(LifeWire) -- For some, Valentine's Day can be heavenly. For others, it's just plain hell.
Take Felicia Sullivan, of Brooklyn. Four years ago, she and her live-in boyfriend -- the guy she thought she would marry -- were having a pre-Valentine's Day brunch when Sullivan leaned over and whispered a few sweet nothings in his ear.
"I said, 'I'm so happy to know that you're the one for me. Aren't you glad to know I'm the one for you?' " says Sullivan, 32, who works in marketing.
"And there was this silence. And then he was, like, 'I know you're the one for me now. But can you give me until summer to make a final decision?' "
Aghast at his response, Sullivan quickly broke things off -- but she couldn't move until she found a new apartment. Home alone on February 14 in the apartment they shared, she decided to snoop through her ex-boyfriend's e-mail and discovered he'd had contact with several other women while they were together.
"I've never been a big fan of the holiday," Sullivan says. "But now I typically refer to it as Black Monday..." Watch whether romance is still alive »
Good times, bad times
Sullivan isn't alone in dreading Valentine's Day. Thanks to super-sized expectations and over-the-top commercialization, February 14 has gone from a sentimental aside to a pressure-filled gauntlet lined with chocolate boxes, tennis bracelets and cheesy stuffed bears. See where the love dollars go »
"The holiday's designed to make you feel (bad)," says Judy McGuire, author of "How Not to Date."
"If you're in a relationship, it's never anything that it's supposed to be. And if you're single, you feel like a big loser because you don't have anybody. I think people should lower Valentine's Day expectations to pretty much nil. That way, anything that happens is good."
Brian Wise, a 32-year-old technical writer from Seattle has seen his Valentine's Day go sideways repeatedly -- most memorably the time he ended up in handcuffs (and not in a good way).
"Last year, I was in Singapore and I met this beautiful woman who took me to dinner at this hot, new restaurant,'" he says. "But then she gets food poisoning and ends up in an alley with major gastrointestinal problems. And while I'm standing guard, the cops pull up and think I'm paying her for sex."
Wise talked his way out of an arrest (luckily, one of the policemen had eaten at the same place) but he's found no release from his unlucky Valentine's.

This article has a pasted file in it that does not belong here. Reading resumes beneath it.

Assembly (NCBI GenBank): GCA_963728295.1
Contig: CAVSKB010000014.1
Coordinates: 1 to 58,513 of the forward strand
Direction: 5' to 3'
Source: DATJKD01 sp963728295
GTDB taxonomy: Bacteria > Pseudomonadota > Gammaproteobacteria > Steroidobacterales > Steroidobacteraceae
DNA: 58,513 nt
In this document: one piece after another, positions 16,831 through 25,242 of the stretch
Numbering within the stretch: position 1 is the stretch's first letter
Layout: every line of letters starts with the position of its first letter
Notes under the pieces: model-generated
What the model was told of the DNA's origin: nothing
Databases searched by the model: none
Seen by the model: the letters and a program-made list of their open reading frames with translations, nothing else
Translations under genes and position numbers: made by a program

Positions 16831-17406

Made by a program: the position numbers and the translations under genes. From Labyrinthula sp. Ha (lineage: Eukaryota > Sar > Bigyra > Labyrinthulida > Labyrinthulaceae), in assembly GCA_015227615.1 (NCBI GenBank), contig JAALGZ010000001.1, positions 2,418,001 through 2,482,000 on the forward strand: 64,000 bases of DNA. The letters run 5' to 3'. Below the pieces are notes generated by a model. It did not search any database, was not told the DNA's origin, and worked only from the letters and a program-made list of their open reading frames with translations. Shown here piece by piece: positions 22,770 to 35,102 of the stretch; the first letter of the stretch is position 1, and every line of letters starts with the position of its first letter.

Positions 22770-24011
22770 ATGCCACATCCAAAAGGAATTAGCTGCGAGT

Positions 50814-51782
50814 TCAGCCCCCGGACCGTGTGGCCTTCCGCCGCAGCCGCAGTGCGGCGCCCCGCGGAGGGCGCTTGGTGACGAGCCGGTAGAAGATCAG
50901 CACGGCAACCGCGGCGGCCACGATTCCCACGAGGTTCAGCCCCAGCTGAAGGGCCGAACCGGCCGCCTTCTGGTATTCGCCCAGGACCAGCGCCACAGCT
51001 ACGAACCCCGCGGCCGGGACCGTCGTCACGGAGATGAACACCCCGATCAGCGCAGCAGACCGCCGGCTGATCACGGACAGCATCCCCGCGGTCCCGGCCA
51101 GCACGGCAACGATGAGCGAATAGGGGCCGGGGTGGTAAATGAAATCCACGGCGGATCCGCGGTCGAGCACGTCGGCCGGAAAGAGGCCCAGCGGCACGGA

"It doesn't matter who I'm out with," he says. "The day is just cursed."
There are ways, though, to avoid a miserable holiday.
Most women will admit they like to celebrate, but a fancy night on the town isn't necessary.
"Sometimes, hanging out at home can be a lot more fun than going out to some restaurant filled with couples," says author McGuire. "Stay home with champagne, caviar and maybe a new toy from a tasteful sex shop."
If you're not dating anyone, take some time to indulge yourself (a luxurious bar of chocolate, a pedicure), do something relaxing (take a yoga class or get a massage) or spend time with some of your closest friends.
Make sure you're on the same page
And if you do make plans, stick to them.
Galen, a 28-year-old secretary from Seattle, and her boyfriend had made special Valentine's Day plans a month in advance. But on the big night, his buddies showed up and talked him into going out with them instead.
"I was dressed to the nines," says Galen, who asked that her last name not be used. "When his friends stopped by, he says, 'Do you mind if I go with them?' I said, 'Fine, go,' being totally sarcastic, and he picked up his coat and left."
Although they talked about it later, Galen said, her boyfriend seemed not to understand that she was unhappy with his wanting to ditch her for his buddies. The two later broke up.
Breaking a date on Valentine's Day is definitely bad form, but automatically expecting one to happen (a much more common scenario) is also problematic. To avoid a disconnect with your significant other, McGuire suggests being honest. Simply expecting your partner to know what you want is unrealistic.
If you decide to go the gift route, McGuire recommends not settling for a cliché like a stuffed animal or a hastily purchased bouquet of flowers.
"Listen to what the person talks about," she says. "She may want the new 'Godzilla' game for her Wii. His underwear may be riddled with holes."
Another thing to avoid, advises Katie Briggs, 44, of Seattle, is the gag gift.
A few years ago, Briggs and a new beau went out to a nice restaurant where they shared dinner, drinks and presents. Briggs gave her date homemade cookies and a Starbucks gift card. He gave her a beautifully-wrapped box -- of Spam.
"He thought it was the best joke ever," says Briggs. "But it just wasn't thoughtful. If you're going to go with a joke, you need to back it up with something else." E-mail to a friend
LifeWire provides original and syndicated lifestyle content to Web publishers. Diane Mapes is the author of "How to Date in a Post-Dating World." Her column, "Single Shot," appears in the Seattle Post-Intelligencer.
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